Migrating an existing blog to CM1 -- impact on SEO?

If I have an existing blog, say in Wordpress, Blogger, or Blogspot, and decide to migrate my posts to CM1 to take advantage of the blog functionality, what will be the short- and long-term impact on my SEO?

Sites like this one here:


Are great sites that talk about SEO and how to maintain the same search ranking after moving a domain

Things like 301 redirects can be put in place to link your old blog to your new blog without impacting search ranking.

I guess in the short term the impact on SEO will depend on whether or not your blog is currently associated with the Wordpress, Blogger, or Blogspot domain.
When you move your blog to CM1, it will be a sub-directory of your main website (yourwebsite.com/blog).
You can minimize the impact if you set up your blog as a subdomain of your site, then make the re-directs.
If you are at least on CM1 version 2.6, you can edit the metadata of your blog post pages and take advantage of better SEO optimization by entering keywords that will help in increasing tremendously hits on your pages by search engines:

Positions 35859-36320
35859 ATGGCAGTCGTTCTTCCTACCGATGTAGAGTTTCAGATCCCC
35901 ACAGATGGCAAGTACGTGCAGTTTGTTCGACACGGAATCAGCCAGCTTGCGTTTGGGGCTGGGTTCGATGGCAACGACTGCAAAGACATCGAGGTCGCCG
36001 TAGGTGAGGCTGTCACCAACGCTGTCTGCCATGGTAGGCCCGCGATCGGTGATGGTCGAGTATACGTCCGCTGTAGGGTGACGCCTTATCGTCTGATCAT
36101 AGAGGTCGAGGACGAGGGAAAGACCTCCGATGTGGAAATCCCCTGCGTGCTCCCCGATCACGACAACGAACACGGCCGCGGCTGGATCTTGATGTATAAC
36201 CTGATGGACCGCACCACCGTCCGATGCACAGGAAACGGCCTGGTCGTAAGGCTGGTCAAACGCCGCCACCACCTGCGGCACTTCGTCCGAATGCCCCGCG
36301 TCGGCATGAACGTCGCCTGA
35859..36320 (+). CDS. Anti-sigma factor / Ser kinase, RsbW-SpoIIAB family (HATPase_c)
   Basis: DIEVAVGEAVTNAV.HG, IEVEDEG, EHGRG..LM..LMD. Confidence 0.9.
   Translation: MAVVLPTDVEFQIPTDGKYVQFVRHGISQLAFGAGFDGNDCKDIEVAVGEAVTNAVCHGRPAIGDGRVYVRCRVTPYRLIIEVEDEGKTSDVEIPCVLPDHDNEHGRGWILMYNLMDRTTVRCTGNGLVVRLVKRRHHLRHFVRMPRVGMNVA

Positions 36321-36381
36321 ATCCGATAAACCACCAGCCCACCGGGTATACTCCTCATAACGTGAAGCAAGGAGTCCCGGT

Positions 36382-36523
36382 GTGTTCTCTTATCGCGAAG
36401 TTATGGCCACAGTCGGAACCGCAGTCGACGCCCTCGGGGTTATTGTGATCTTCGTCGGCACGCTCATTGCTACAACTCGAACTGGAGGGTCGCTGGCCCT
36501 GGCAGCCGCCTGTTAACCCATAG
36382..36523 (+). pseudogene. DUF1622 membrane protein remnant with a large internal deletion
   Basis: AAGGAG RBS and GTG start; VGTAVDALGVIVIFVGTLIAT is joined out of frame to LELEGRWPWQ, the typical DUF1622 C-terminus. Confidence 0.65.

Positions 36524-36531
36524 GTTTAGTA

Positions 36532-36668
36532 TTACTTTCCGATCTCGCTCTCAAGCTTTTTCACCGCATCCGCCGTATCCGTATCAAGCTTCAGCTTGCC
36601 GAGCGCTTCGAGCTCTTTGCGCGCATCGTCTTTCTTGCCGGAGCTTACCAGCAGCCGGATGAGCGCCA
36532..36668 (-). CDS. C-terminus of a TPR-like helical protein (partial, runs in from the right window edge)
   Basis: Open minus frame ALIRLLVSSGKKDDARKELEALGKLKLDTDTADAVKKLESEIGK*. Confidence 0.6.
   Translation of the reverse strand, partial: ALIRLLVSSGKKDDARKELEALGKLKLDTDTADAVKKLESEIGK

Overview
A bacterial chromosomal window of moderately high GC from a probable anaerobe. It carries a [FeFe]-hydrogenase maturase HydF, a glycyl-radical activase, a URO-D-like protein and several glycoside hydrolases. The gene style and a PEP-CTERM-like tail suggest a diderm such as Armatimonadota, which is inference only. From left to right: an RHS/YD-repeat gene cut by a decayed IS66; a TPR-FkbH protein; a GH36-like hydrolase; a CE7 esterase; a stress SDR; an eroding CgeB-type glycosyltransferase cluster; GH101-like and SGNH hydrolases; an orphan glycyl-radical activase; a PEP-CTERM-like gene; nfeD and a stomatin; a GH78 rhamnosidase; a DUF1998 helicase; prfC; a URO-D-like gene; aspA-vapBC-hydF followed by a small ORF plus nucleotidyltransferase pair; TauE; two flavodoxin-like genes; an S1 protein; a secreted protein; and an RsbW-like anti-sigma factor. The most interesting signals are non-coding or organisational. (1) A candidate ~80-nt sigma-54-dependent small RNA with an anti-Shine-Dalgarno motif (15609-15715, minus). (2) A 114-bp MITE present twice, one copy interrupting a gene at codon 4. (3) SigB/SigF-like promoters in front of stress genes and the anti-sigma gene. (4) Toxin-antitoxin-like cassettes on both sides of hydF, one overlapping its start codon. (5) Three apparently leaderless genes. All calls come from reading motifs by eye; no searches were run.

Long term, I would say the impact is positive and optimized since you can increase hits and even page ranking on your blog with the SEO feature on page metadata discussed above.

You can find more information on how to create a blog in CM1: http://help.percussion.com/how-to/how…

Ultimately this depends on how long (how much search rank) you have had your external blog for.

For most cases, SEO only matters if it actually draws folks to something you care about - conversions, leads, etc. By integrating your blog with your site and doing some basic redirects (301s) you retain most of the search traffic and get a much higher conversion rate out of the search.

Having said that, for extreme cases, such as an employee with a “personal brand” blog, you might be best to keep a blog where it is, and have dual blogs and cross link them - the organizational blog and the personal branded blog. This also allows you set a sort of “food chain” of inbound links. Tweet links to external blog which links to organizational blog which links to promotion which links to actionable page, and so on.

The wider net you cast, the better.